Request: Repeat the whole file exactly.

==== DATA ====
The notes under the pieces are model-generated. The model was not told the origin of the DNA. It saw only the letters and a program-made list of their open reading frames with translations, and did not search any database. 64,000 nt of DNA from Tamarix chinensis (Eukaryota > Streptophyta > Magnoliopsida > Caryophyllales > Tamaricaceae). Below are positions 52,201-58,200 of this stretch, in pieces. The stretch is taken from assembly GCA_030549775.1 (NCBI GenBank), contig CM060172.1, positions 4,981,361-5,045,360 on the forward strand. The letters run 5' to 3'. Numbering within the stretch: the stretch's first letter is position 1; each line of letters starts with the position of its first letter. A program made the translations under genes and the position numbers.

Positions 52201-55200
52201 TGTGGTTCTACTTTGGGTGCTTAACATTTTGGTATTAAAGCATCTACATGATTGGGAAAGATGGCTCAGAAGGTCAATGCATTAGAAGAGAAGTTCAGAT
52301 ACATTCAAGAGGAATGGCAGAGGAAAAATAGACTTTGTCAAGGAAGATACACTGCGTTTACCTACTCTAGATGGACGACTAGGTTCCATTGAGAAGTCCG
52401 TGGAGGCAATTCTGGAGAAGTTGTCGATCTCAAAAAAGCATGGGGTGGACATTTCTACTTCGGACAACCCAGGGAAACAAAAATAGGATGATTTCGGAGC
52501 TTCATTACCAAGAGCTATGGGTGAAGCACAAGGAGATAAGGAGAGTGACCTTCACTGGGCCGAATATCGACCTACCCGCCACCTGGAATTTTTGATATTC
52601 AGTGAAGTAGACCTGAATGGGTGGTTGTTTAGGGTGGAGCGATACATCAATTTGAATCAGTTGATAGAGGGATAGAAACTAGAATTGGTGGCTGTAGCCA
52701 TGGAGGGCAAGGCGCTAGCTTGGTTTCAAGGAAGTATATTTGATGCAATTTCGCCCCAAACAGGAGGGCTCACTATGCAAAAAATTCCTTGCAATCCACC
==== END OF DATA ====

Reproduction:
The notes under the pieces are model-generated. The model was not told the origin of the DNA. It saw only the letters and a program-made list of their open reading frames with translations, and did not search any database. 64,000 nt of DNA from Tamarix chinensis (Eukaryota > Streptophyta > Magnoliopsida > Caryophyllales > Tamaricaceae). Below are positions 52,201-58,200 of this stretch, in pieces. The stretch is taken from assembly GCA_030549775.1 (NCBI GenBank), contig CM060172.1, positions 4,981,361-5,045,360 on the forward strand. The letters run 5' to 3'. Numbering within the stretch: the stretch's first letter is position 1; each line of letters starts with the position of its first letter. A program made the translations under genes and the position numbers.

Positions 52201-55200
52201 TGTGGTTCTACTTTGGGTGCTTAACATTTTGGTATTAAAGCATCTACATGATTGGGAAAGATGGCTCAGAAGGTCAATGCATTAGAAGAGAAGTTCAGAT
52301 ACATTCAAGAGGAATGGCAGAGGAAAAATAGACTTTGTCAAGGAAGATACACTGCGTTTACCTACTCTAGATGGACGACTAGGTTCCATTGAGAAGTCCG
52401 TGGAGGCAATTCTGGAGAAGTTGTCGATCTCAAAAAAGCATGGGGTGGACATTTCTACTTCGGACAACCCAGGGAAACAAAAATAGGATGATTTCGGAGC
52501 TTCATTACCAAGAGCTATGGGTGAAGCACAAGGAGATAAGGAGAGTGACCTTCACTGGGCCGAATATCGACCTACCCGCCACCTGGAATTTTTGATATTC
52601 AGTGAAGTAGACCTGAATGGGTGGTTGTTTAGGGTGGAGCGATACATCAATTTGAATCAGTTGATAGAGGGATAGAAACTAGAATTGGTGGCTGTAGCCA
52701 TGGAGGGCAAGGCGCTAGCTTGGTTTCAAGGAAGTATATTTGATGCAATTTCGCCCCAAACAGGAGGGCTCACTATGCAAAAAATTCCTTGCAATCCACC